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Jools

The Brexit Thread

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49 minutes ago, PurpleCanary said:

I have no idea what your supposed point is. But then you rarely have any idea what your own point is when it comes to trade and economics.

What's wrong, Purple, don't you like the fact the UK has the stronger hand in any negotiations on a trade deal? Of course,  it always has, but now at least we have a Brexiteer government that will enact on that fact 👍

I don't have any idea about trade & economics? 🤔 You'll be saying I don't understand anything about business next 😀

Do you know how much money one has to have to own property on the Channel Islands?

You still paying your mortgage? 😜

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3 hours ago, PurpleCanary said:

Very silly. Because Brexit hasn't happened yet. There have already been companies pulling out of the UK (hi there, Swindon) and the inward investment figures have already taken a hit, but by definition there will be a time lag before even those decisions hit the economy in a significant way.

And for the moment the UK is in the single market and still benefitting from that and from those 60-odd trade deals the EU has negotiated around the world.

Quite absurd to predict how the UK economy will be doing in 2034 unless one knows, and this thinktank certainly has no more idea than I do, and possibly less, what the UK's post-Brexit trade deals, if any, with the EU, with those 60-odd countries, and with the likes of the US will be.

Just as you remoaners have no idea.  The fact though is that economies that are flexible and free of third party socialist shackles such as the Uk will perform well.  Onwards, upwards and outwards.   

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1 hour ago, Jools said:

What's wrong, Purple, don't you like the fact the UK has the stronger hand in any negotiations on a trade deal? Of course,  it always has, but now at least we have a Brexiteer government that will enact on that fact

Well we shall see now won't we. Anything less than a comprehensive deal (by July to allow for ratification) will be a total failure and prove your "expert" witterings the total unfounded nonsense they sound.

I expect the likely outcome will be a deal that Farage and Guido tell you (so you can tell us) is a "surrender" deal.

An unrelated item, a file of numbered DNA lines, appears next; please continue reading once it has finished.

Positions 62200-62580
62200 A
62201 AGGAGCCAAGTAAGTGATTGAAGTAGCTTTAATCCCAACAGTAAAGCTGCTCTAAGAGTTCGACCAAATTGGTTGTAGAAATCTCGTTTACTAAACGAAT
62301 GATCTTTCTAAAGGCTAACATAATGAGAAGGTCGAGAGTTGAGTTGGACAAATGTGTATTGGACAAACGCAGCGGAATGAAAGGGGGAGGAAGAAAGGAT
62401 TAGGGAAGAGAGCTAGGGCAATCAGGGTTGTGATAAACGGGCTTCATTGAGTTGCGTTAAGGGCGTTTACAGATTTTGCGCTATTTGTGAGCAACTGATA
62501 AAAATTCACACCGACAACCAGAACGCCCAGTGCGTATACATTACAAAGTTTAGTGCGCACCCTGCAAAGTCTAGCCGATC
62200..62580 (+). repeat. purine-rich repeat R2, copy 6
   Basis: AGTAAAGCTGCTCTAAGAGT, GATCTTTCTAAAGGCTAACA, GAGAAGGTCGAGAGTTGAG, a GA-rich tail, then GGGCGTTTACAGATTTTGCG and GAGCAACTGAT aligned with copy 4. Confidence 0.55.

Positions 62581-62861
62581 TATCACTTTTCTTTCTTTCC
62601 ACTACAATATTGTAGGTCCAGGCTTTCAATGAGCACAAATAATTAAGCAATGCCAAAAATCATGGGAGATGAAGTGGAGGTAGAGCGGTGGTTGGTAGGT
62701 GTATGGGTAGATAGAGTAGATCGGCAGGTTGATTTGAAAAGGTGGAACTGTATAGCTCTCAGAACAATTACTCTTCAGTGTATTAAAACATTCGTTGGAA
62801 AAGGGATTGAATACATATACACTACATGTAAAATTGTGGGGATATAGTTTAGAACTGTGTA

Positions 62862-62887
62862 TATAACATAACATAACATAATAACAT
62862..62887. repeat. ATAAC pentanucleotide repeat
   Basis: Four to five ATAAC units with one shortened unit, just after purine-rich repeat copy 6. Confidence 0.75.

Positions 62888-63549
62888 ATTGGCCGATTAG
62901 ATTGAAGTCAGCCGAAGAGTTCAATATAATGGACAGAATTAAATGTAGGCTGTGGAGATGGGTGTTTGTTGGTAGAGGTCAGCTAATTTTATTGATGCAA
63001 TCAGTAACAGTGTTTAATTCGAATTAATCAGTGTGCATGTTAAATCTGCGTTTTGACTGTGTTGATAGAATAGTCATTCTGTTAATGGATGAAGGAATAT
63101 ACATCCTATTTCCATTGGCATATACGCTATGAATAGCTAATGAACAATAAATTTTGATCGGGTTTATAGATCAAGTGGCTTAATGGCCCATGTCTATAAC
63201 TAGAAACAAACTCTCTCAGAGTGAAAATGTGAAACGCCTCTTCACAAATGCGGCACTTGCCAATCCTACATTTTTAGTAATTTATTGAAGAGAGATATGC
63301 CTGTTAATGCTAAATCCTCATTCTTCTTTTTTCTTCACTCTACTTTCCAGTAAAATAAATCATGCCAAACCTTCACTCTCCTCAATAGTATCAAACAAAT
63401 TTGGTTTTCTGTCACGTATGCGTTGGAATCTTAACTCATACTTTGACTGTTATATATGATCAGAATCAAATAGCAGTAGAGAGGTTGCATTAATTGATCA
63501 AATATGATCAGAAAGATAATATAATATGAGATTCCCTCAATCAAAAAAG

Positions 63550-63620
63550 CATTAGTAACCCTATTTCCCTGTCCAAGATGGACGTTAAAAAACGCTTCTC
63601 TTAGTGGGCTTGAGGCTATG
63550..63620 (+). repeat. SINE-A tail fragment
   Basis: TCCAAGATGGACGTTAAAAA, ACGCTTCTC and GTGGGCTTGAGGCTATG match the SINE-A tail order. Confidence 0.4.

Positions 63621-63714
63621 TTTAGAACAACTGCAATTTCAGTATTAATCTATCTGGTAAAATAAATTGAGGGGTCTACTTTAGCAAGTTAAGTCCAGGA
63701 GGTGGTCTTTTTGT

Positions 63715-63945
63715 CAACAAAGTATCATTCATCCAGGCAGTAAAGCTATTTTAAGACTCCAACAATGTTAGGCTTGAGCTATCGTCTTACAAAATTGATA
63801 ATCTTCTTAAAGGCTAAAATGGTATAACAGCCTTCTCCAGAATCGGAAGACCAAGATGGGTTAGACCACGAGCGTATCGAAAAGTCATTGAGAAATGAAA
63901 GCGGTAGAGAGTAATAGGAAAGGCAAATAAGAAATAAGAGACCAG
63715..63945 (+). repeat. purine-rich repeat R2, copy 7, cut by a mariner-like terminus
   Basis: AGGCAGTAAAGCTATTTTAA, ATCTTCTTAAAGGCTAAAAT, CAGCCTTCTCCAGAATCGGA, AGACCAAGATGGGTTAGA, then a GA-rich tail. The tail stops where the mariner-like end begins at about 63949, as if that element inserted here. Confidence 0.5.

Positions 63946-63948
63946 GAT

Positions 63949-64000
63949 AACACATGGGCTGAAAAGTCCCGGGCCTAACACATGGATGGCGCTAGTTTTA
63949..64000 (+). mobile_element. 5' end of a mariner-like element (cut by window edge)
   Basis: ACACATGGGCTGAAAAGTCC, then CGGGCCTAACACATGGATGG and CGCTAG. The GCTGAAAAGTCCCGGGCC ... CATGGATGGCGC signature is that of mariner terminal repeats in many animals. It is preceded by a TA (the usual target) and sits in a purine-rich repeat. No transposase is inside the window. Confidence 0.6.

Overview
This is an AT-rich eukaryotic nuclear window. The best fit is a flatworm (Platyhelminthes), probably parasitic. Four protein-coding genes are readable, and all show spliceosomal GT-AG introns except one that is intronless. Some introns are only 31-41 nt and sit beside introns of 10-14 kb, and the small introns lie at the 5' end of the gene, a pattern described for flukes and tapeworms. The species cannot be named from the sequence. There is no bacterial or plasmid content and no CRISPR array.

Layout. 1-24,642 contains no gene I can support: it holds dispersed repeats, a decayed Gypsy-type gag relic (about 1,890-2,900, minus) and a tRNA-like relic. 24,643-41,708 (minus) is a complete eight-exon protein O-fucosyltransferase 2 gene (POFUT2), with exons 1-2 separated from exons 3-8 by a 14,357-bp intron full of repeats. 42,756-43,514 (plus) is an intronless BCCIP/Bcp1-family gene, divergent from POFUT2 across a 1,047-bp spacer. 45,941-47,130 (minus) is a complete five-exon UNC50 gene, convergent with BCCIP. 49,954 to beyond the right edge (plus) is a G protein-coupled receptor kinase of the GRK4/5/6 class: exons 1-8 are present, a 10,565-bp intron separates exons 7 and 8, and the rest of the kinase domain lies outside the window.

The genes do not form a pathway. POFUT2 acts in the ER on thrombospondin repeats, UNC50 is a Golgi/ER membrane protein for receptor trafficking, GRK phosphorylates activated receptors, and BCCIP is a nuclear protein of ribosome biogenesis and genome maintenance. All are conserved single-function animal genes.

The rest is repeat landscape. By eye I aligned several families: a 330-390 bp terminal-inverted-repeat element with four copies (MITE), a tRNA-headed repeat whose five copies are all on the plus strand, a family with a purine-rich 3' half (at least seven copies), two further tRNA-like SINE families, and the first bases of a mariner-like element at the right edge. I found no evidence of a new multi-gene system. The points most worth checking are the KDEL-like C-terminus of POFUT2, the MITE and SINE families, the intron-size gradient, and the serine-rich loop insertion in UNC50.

As @PurpleCanary constantly points out given the choice between damaging the Single Market and damaging UK/EU trade the EU will chose to damage the latter.

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2 hours ago, BigFish said:

Anything less than a comprehensive deal (by July to allow for ratification) will be a total failure

Why?

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2 hours ago, BigFish said:

Well we shall see now won't we. Anything less than a comprehensive deal (by July to allow for ratification) will be a total failure and prove your "expert" witterings the total unfounded nonsense they sound.

I expect the likely outcome will be a deal that Farage and Guido tell you (so you can tell us) is a "surrender" deal.

As @PurpleCanary constantly points out given the choice between damaging the Single Market and damaging UK/EU trade the EU will chose to damage the latter.

Good Lord, you don't half come out with a load of old squit! Here, have some more facts:

 

The sheer, unbridled nonsense of the EU’s “trade deals” - debunked

99% of UK economy will be unaffected by the EU’s “trade deals” after Brexit

dit_banner.jpg

And most of the remaining 1% will continue much as usual

Using official government data, Brexit Facts4EU.Org debunks the continuing Project Fear claims from Remainers about the value of the EU’s “trade deals”.

 

Brexit Facts4EU.Org Summary

 

  • UK exports to “EU trade deal” countries amount to less than 2.5% of the UK economy
  • Following negotiations already completed, over half of these deals will continue after Brexit
  • Negotiations on the remainder are continuing but UK exporters will continue to sell to them anyway
  • Most of the EU’s “trade deals” are with countries such as Albania, Moldova, and Papua New Guinea
  • 44 of the “EU trade deal” countries show as 0.0% of UK exports, in the official HoC exports list

 

eu_trade_deals_uk_benefits_161219.jpg

 

The EU Commission’s performance on trade has been lamentable